Norwich, Ontario Canada

Discovering Norwich, Ontario: A Blend of History and Modernity

Nestled in Oxford County, Southwestern Ontario, Canada, lies the Township of Norwich. This municipality is home to the Town of Norwich, which forms the heart of the township. The name Norwich, pronounced NOR-witch, is believed to have originated from Norwich in upper New York State, from where the pioneering families emigrated in the early 19th century. The community was then known as Norwichville.

Exploring the Communities of Norwich, Ontario

The modern Norwich is a fusion of the former East Oxford, North, and South Norwich Townships. It encompasses the communities of Beaconsfield, Bond's Corners, Brown's Corners, Burgessville, Cornell, Creditville, Curries, Eastwood, Hawtrey, Hink's Corners, Holbrook, Milldale, Muir, Newark, New Durham, Norwich, Oriel, Otterville, Oxford Centre, Rock's Mills, Rosanna, Springford, Summerville, Blows, and Vandecar.

The Rich History of Norwich, Ontario

The history of Norwich, Ontario, dates back to 1792 when John Graves Simcoe, the Lieutenant Governor of Upper Canada, issued the first proclamation announcing the names and boundaries of political boundaries for Upper Canada. The county names were designed to mirror Britain, with Norwich and Dereham townships named after the towns of Norwich and Dereham in Norfolk County, England.

The first settlers in the township were likely Samuel Canfield Sr. and his family, who made their new home a half-way stopping point for travelers along the road, at what became known as Oxford Centre. The township of Norwich was founded by two men, Peter Lossing and Peter De Long, both from New York. The town of Norwich commenced as a completely Quaker settlement.

The Norwich Quaker Settlement in Ontario

In 1809, Peter Lossing, a member of the Society of Friends from Dutchess County, New York, visited Norwich Township. In June 1810, he and his brother-in-law, Peter De Long, purchased 15,000 acres of land in the area. This marked the beginning of one of the most successful Quaker communities in Upper Canada.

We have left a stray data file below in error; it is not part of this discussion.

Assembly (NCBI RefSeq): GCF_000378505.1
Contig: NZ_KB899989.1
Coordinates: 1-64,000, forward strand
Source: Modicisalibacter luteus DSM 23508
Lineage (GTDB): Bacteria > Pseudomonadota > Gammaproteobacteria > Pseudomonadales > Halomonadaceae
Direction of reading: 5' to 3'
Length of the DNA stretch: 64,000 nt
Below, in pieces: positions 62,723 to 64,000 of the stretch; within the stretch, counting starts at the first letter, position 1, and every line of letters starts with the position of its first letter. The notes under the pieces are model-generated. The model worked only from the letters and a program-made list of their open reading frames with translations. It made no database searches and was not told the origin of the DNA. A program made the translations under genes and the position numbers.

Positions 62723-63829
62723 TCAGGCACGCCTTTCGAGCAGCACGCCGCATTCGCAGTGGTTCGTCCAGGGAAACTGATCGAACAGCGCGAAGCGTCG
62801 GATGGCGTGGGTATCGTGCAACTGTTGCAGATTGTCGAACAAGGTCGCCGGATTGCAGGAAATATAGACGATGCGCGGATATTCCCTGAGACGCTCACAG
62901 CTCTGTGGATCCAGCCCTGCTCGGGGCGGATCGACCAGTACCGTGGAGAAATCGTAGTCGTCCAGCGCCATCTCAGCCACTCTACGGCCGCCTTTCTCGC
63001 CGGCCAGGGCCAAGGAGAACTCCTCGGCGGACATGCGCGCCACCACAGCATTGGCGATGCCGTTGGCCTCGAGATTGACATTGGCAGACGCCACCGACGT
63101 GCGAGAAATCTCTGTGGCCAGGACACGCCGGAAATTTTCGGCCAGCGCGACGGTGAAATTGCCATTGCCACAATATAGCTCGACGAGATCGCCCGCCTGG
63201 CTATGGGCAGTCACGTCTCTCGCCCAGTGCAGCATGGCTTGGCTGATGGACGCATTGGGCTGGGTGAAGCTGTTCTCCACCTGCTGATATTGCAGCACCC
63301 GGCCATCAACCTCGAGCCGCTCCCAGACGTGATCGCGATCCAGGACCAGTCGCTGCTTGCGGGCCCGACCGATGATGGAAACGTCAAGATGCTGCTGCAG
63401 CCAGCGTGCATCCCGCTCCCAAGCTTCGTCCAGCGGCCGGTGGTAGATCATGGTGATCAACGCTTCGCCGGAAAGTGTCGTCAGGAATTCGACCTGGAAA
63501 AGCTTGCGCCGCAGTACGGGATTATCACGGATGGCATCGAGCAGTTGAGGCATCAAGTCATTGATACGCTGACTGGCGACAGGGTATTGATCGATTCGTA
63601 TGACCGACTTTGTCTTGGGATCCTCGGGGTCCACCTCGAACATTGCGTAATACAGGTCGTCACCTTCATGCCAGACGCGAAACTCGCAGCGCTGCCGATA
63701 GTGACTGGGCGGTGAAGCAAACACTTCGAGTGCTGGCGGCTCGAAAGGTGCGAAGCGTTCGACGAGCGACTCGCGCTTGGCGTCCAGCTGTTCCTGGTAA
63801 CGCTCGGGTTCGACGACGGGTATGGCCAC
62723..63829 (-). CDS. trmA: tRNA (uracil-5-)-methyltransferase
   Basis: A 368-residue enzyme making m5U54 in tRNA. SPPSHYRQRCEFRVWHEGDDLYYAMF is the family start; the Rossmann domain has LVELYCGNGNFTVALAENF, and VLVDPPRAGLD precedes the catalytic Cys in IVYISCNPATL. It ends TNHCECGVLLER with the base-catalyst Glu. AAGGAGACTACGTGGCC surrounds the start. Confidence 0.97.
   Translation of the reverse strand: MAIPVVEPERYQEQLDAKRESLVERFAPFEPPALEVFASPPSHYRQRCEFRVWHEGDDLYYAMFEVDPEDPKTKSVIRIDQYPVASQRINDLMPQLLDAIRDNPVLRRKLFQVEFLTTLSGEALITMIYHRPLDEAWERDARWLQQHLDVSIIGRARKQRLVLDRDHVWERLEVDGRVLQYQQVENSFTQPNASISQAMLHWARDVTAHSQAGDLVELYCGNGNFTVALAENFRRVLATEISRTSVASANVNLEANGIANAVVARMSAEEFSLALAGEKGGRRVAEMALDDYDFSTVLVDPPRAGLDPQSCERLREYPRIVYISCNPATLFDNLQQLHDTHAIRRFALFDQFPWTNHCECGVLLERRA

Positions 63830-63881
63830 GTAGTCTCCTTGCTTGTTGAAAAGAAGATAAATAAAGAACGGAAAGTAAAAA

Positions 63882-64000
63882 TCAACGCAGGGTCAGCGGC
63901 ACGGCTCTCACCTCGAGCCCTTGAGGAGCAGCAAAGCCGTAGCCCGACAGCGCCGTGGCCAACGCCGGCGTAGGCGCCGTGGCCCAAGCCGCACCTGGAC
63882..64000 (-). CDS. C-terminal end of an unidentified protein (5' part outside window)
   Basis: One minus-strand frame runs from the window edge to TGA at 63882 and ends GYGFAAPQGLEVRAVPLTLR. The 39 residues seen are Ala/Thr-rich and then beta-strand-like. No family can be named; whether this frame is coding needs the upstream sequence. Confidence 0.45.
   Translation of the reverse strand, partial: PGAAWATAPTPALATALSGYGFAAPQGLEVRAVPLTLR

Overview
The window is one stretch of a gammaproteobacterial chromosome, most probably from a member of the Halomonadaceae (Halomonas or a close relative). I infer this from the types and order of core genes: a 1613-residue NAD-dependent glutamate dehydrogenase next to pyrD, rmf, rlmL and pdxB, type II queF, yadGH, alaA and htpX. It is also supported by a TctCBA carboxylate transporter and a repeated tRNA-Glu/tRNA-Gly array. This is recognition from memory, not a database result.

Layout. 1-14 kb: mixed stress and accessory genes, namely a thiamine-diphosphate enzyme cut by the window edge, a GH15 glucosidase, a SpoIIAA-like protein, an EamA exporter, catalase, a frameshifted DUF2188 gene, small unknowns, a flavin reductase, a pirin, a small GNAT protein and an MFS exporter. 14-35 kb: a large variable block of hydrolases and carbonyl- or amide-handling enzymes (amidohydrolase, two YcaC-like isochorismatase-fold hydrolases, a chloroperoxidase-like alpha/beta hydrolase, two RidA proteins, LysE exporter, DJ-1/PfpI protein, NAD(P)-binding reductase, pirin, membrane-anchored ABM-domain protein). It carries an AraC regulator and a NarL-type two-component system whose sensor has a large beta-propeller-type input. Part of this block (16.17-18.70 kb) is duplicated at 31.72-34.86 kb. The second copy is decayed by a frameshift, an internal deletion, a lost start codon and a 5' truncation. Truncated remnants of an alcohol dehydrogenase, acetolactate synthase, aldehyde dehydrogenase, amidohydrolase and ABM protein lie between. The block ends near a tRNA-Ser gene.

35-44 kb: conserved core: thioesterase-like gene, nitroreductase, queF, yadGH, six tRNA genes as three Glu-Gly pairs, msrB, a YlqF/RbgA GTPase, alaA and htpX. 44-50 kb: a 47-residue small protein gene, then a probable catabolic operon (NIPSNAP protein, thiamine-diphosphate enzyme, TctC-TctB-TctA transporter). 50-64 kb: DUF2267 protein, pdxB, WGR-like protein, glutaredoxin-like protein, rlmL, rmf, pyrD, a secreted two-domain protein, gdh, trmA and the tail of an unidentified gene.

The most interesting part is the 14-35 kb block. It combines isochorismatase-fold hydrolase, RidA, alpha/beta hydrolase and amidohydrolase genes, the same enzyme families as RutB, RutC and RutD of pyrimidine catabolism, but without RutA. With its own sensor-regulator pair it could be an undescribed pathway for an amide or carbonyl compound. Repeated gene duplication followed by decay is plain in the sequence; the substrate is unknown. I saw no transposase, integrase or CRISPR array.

The Otterville Grist Mill and Otter Creek Sawmills in Norwich, Ontario

The first mill on the site was built in 1807 by partners John Earle and Paul Averill Jr. By the 1820s, several sawmills were established along Otter Creek in Norwich Township, supplying not only local needs but also exporting sawn timber and lumber to New York state.

Dairy Farming and Cheese Factories in Norwich, Ontario

Oxford Township's pioneer farms were already famous for butter and cheese-making before the War of 1812, and Norwich Township's Quaker pioneers were quick to follow. By the 1840s, dairy farmers in Oxford, Norwich, and Dereham townships were competing each year for top honors at agricultural fairs around the province for butter and cheese-making prizes.

The Amalgamation of Norwich, Ontario

In 1975, Oxford County underwent countywide municipal restructuring. The Village of Norwich and the Townships of East Oxford, North Norwich, and South Norwich were amalgamated to create the Township of Norwich.

The Tornadoes of 1979 and 1998 in Norwich, Ontario

On August 7, 1979, Norwich was struck by the Woodstock Tornado, one of the largest tornadoes ever to occur in Southern Ontario. The storm cut a path of destruction across Norwich Township from Blows to New Durham. On the afternoon of June 2, 1998, a severe weather outbreak affected Southern Ontario. At around 3:50 pm, there was a report of a tornado touching down in Holbrook and heading straight for Norwich.

Demographics of Norwich, Ontario

In the 2021 Census of Population conducted by Statistics Canada, Norwich had a population of 11,151 living in 3,761 of its 3,892 total private dwellings, a change of 2.9% from its 2016 population of 10,835. With a land area of 424.01 km2 (163.71 sq mi), it had a population density of 26.3/km2 (68.1/sq mi) in 2021.

Attractions in Norwich, Ontario

Norwich, Ontario, is home to several attractions including the Norwich and District Museum, Emily Stowe Public School, Grand Trunk Railway Station Museum and Blacksmith Shop, Early black settlement cemetery, Otterville Park, and Norwich Tigers.

Historical Schools in Norwich, Ontario

Norwich, Ontario, is home to several historical schools including East Oxford P.S., Norwich District High School, Norwich P.S., and Otterville P.S.

Plaques and Monuments in Norwich, Ontario

Norwich, Ontario, is home to several plaques and monuments including Bell with historic plaque, Emily Howard Jennings Stowe, M.D., Establishment of Free Rural Mail Delivery, Harold Adams Innis, economic historian, The Norwich Quaker Settlement, Otterville African Methodist Episcopal Church and Cemetery.

Cultural Resources in Norwich, Ontario

Norwich, Ontario, is home to several cultural resources including Norwich and District Historical Society Museum & Archives, Burgessville Public Library, Norwich Public Library, Otterville Public Library, Ross Butler Studio and Agricultural Gallery, South Norwich Historical Society Museum (GTR), Thames Valley Museum School, and Woodlawn Community Centre.